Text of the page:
The College has installed two electric vehicle charging stations as part of its continuing efforts to become a more sustainable campus.
Students, faculty and staff are now able to power up at the stations located in the Facilities parking lot, just left of the Olin Center. The chargers can service up to four vehicles at a time.
They work for both electric-only vehicles and plug-in hybrids, which switch to a gasoline engine when their batteries run low.
“We believe that by making the technology a reality in our campus we can help educate the community about its possibilities and its positive environmental impact,” said Daniel Mosquera, associate professor of Spanish and Latin American Studies.
Mosquera jump-started the idea for the stations. He and his wife, Megan Ferry, chair and associate professor of Chinese and Asian Studies, are among a handful of EV owners on campus. The couple drives an all-electric Nissan Leaf and has plans to trade their Subaru Impreza for a plug-in Prius.
The EV owners thought putting charging stations on campus would encourage others to explore the technology. Mosquera, with the help of Jeff Corbin, associate professor of biology (who drives a plug-in Prius) and Meghan Haley-Quigley, '11, manager of Sustainability and Green Initiatives, worked on a proposal for a Planning and Priorities grant. The grants are awarded each year for projects that support the College’s Strategic Plan. Hugh Jenkins, professor of English (Chevrolet Volt) was the co-sponsor.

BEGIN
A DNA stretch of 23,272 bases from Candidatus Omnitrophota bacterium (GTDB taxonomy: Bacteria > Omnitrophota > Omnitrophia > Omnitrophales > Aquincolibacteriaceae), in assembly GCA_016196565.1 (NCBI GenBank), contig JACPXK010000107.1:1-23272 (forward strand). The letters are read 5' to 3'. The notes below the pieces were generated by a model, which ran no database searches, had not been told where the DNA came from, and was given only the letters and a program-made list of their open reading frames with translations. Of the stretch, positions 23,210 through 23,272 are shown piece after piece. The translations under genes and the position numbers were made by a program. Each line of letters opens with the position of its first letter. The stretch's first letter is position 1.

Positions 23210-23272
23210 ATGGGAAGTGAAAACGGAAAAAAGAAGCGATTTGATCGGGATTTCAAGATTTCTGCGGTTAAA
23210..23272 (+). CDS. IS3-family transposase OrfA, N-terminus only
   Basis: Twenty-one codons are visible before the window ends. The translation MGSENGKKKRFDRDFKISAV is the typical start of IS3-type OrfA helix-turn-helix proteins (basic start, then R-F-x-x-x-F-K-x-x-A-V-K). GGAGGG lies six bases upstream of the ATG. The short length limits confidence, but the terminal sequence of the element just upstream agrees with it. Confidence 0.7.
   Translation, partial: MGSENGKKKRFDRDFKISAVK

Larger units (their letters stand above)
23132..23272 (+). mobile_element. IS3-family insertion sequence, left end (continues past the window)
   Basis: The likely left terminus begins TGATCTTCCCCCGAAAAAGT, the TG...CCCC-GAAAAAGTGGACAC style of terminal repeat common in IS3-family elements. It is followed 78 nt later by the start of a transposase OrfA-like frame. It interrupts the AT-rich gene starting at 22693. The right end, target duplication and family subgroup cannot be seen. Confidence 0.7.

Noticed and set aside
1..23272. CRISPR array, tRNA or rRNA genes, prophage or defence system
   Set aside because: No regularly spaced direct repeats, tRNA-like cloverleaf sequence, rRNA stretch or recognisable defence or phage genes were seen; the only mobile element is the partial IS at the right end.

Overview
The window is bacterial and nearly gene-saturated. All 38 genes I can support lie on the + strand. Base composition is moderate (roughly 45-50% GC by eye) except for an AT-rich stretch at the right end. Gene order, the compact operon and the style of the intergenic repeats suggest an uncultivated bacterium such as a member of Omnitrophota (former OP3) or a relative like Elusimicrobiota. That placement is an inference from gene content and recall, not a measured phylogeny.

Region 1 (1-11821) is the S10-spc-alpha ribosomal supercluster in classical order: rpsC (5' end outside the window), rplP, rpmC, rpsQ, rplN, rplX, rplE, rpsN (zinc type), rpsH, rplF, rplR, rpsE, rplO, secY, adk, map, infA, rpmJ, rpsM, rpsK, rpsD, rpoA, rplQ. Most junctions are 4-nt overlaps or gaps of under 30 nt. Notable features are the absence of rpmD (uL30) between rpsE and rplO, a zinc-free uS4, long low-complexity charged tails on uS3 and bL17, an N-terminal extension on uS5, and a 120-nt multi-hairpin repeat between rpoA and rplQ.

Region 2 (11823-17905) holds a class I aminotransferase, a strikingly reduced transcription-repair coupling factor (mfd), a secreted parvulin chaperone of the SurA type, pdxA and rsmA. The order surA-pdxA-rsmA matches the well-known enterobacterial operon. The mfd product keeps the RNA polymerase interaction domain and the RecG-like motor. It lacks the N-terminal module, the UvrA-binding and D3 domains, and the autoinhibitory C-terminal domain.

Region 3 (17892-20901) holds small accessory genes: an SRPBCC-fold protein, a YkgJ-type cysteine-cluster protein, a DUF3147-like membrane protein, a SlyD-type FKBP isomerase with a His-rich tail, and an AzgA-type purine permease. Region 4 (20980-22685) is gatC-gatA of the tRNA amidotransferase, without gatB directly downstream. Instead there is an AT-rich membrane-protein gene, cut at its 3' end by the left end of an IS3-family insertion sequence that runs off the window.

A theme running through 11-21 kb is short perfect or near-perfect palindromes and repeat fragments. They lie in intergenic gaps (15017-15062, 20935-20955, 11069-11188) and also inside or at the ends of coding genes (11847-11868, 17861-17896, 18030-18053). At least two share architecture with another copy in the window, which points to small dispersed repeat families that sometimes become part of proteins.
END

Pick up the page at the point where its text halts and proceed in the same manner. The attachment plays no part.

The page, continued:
The grant paid for the stations and will cover electricity use during the first year.
The stations have already generated interest from students and parents intrigued by electric cars, Mosquera said. Users must register to access the stations. Contact Mosquera at firstname.lastname@example.org Plans are in the works to allow visitors temporary access.
One issue still being ironed out: Non EV users have been parking in the spots, often blocking access to the stations. Mosquera is working with Campus Safety to address the problem.
Sustainability is one of the key priorities of the College’s Strategic Plan. In 2007, President Stephen C. Ainlay was among the first to sign the American College and University Presidents Climate Commitment (ACUPCC), pledging to formally work on reducing, and eventually eliminating, campus greenhouse gas emissions.
“Providing electric vehicle charging stations for our students, faculty and staff is an important opportunity to show that our commitment to sustainability extends beyond the campus gates,” Haley-Quigley said.